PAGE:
|1998-029A||USA 139 is an American (National Reconnoissance Office) military reconnoissance spacecraft in the MILSTAR 3 series that was launched from Cape Canaveral Air Station by a Titan 4B rocket.|
|1998-028A||ECHOSTAR 4 is an American geosynchronous spacecraft that was launched by a Proton-K rocket from Baikonur at 23:45 UT. With its 32 transponders, it will provide direct-to-home voice and video communications to the North American continent. As of 1 June 1998, the solar panels still remained unfurled.|
|1998-027A||Cosmos 2351 is a Russian military satellite that was launched by a Molniya rocket from Plesetsk cosmodrome at 08:53 UT. Initial orbital parameters were period 717.8 min, apogee 39,823 km, perigee 533 km, and inclination 63 deg.|
|Iridium 69 and Iridium 71 are two American communications satellites that were launched by a Long March 2C/SD rocket from Taiyuan Launch Center in PRC at 09:16 UT. They join the previously launched fleet of Iridiums that enable voice and data transmission from locations far away from cellular networks. Initial orbital parameters of both were similar: period 98.1 min, apogee 670 km, perigee 665 km, and inclination 86.6 deg.|
The last full list appeared as a part of SPX 520. The list will reappear only after major updates to the list are available.
High precision (<20 cm) GPS constellation tracking data obtained from the network of about 80 dedicated global stations that are of interest to geodetic study may be obtained through the following services provided by the International Association of Geodesy (IGS)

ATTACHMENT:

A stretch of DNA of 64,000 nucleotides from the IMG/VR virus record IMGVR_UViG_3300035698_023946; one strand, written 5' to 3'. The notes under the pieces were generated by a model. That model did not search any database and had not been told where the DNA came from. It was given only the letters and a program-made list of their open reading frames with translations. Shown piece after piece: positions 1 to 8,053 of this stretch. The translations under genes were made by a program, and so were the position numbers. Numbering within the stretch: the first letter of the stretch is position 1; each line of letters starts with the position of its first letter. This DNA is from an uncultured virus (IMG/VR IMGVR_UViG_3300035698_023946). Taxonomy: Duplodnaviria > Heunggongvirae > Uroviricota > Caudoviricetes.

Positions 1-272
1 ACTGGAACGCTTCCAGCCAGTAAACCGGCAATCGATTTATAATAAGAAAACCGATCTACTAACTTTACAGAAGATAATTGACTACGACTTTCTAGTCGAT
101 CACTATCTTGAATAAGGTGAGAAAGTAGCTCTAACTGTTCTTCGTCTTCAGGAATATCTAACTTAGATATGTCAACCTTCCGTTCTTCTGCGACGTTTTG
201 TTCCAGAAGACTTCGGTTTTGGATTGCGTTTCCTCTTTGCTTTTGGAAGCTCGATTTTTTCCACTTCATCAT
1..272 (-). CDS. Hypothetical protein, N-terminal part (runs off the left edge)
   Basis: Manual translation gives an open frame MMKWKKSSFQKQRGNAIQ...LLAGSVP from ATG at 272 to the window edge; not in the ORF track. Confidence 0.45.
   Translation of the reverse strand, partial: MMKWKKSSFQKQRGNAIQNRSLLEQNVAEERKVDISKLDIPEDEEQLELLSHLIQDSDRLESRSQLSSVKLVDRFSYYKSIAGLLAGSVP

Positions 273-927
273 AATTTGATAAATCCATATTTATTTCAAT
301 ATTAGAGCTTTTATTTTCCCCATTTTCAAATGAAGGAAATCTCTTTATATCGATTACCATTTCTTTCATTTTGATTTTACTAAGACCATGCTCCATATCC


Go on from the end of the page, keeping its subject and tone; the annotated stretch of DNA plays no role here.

FTP: igscb.jpl.nasa.gov [directory /igscb] WWW: http://igscb.jpl.nasa.gov/ E-mail: email@example.com
The standard format of the GPS situation appeared in SPX-518. It will not be repeated since an excellent source of trajectory- and science-related GPS information is at http://www.utexas.edu/depts/grg/gcraft/notes/gps/gps.html#DODSystem It provides many links to GPS related databases.
The latest member of the GPS fleet is NAVSTAR 38 (1997-067A), launched on 6 November 1997.
All GLONASS spacecraft are in the general COSMOS series. The COSMOS numbers (nnnn) invoked by USSPACECOM have often differed from the numbers (NNNN) associated in Russia; when different, the USSPACECOM COSMOS numbers are shown in parentheses. The corresponding GLONASS numbers are Russian numbers, followed by the numbers in parentheses that are sometimes attributed to them outside Russia.